Overcoming python performance penalty for multicore CPU
ryan at rfk.id.au
Sun Feb 21 22:45:50 CET 2010
On Sun, 2010-02-21 at 22:22 +0100, Martin v. Loewis wrote:
> John Nagle wrote:
> > I know there's a performance penalty for running Python on a
> > multicore CPU, but how bad is it? I've read the key paper
> > ("www.dabeaz.com/python/GIL.pdf"), of course. It would be adequate
> > if the GIL just limited Python to running on one CPU at a time,
> > but it's worse than that; there's excessive overhead due to
> > a lame locking implementation. Running CPU-bound multithreaded
> > code on a dual-core CPU runs HALF AS FAST as on a single-core
> > CPU, according to Beasley.
> I couldn't reproduce these results on Linux. Not sure what "HALF AS
> FAST" is; I suppose it means "it runs TWICE AS LONG" - this is what I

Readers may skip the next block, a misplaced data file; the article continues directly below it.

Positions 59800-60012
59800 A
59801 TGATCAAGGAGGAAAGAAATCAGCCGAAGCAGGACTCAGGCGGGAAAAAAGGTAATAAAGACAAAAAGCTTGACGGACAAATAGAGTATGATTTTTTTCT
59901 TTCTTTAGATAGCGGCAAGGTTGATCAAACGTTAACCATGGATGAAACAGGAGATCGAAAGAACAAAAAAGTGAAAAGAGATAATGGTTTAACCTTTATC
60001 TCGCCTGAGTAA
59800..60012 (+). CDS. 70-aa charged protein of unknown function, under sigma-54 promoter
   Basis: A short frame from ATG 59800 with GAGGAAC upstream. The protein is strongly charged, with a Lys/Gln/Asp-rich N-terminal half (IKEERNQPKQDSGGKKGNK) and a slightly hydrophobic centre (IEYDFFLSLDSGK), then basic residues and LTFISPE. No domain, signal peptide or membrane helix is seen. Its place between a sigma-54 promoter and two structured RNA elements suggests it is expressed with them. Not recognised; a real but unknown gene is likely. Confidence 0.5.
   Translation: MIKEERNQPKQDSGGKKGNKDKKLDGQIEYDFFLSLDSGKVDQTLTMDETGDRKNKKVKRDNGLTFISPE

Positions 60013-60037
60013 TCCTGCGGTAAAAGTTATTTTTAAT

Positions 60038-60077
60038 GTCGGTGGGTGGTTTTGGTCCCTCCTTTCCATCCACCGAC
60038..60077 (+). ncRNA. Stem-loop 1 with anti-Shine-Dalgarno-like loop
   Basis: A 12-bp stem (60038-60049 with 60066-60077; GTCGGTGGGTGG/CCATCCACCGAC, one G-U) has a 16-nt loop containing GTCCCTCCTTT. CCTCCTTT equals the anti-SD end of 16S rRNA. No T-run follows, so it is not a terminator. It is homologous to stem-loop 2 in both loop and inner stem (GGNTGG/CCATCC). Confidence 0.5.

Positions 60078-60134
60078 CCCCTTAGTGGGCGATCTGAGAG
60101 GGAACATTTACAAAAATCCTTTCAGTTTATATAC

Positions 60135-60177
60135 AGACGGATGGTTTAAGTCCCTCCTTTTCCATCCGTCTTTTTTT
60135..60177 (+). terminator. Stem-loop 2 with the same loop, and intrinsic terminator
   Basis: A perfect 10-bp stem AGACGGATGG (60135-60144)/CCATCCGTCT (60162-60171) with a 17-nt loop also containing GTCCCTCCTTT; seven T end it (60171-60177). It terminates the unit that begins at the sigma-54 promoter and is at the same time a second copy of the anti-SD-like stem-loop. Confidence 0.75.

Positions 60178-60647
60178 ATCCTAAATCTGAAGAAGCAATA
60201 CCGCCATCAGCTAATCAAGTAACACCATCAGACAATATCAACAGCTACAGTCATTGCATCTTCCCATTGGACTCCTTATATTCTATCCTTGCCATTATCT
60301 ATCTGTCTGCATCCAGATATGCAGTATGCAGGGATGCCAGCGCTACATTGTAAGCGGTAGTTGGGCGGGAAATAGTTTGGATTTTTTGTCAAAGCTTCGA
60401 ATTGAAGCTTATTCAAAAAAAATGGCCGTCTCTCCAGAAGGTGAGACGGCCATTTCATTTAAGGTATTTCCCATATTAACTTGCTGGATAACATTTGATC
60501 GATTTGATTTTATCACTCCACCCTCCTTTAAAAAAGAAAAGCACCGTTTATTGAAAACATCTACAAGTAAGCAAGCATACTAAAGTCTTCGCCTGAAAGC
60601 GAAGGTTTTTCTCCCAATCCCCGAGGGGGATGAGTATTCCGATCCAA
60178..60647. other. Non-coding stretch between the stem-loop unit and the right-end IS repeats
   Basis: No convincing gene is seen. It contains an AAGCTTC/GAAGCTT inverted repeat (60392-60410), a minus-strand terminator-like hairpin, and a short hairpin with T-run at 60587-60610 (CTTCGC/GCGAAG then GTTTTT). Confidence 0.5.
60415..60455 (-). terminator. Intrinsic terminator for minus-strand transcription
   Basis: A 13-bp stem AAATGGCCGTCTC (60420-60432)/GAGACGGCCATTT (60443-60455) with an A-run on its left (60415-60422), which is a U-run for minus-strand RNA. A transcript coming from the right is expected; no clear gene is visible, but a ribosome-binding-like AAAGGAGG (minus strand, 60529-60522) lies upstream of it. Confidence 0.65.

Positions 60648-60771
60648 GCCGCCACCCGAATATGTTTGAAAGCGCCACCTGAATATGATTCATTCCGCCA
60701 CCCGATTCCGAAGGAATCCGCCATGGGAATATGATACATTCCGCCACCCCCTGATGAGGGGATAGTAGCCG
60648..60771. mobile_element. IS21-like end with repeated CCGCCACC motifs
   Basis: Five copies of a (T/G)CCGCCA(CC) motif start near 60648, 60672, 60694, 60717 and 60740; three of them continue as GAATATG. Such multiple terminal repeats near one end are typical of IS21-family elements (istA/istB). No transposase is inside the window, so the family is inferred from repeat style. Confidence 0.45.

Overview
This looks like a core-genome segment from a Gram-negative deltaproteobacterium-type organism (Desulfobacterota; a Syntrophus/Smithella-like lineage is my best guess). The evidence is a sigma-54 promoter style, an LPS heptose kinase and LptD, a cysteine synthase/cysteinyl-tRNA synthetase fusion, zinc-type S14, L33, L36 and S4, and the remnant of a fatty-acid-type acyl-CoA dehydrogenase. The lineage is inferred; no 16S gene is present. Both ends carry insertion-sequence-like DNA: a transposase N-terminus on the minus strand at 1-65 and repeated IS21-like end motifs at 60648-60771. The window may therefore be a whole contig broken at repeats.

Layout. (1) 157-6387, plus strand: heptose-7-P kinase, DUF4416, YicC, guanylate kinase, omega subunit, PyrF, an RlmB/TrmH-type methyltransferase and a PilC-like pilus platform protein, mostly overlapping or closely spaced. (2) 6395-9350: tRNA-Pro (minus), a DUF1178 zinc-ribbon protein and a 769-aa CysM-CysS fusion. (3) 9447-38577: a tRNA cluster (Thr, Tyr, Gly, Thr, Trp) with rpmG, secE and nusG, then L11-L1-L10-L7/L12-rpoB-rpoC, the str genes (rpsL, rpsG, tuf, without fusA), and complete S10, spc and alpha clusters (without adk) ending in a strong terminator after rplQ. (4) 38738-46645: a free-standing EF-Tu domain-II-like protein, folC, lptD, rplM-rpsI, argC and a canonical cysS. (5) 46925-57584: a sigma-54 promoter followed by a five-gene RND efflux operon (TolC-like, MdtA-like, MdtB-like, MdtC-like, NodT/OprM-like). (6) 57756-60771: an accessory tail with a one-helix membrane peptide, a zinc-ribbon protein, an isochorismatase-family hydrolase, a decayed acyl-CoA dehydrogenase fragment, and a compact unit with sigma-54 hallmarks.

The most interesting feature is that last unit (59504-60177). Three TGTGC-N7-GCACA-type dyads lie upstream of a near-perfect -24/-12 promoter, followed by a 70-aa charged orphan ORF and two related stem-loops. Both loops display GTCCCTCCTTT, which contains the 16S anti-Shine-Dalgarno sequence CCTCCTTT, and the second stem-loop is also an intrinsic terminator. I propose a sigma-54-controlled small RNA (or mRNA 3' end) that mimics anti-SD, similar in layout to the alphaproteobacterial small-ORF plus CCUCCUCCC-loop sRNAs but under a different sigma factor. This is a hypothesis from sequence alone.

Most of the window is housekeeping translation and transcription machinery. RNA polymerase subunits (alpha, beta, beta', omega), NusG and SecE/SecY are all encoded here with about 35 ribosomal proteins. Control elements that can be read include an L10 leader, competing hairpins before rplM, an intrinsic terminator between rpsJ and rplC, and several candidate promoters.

> couldn't reproduce.
> If I run Beazley's program on Linux 2.6.26, on a 4 processor Xeon (3GHz)
> machine, I get 30s for the sequential execution, 40s for the
> multi-threaded case, and 32s for the multi-threaded case when pinning
> the Python process to a single CPU (using taskset(1)).
> So it's 6% overhead for threading, and 25% penalty for multicore CPUs -
> far from the 100% you seem to expect.
It's far from scientific, but I've seen behaviour that's close to a 100%
performance penalty on a dual-core linux system:
Short story: a particular test suite of mine used to run in around 25
seconds, but a bit of ctypes magic to set thread affinity dropped the
running time to under 13 seconds.
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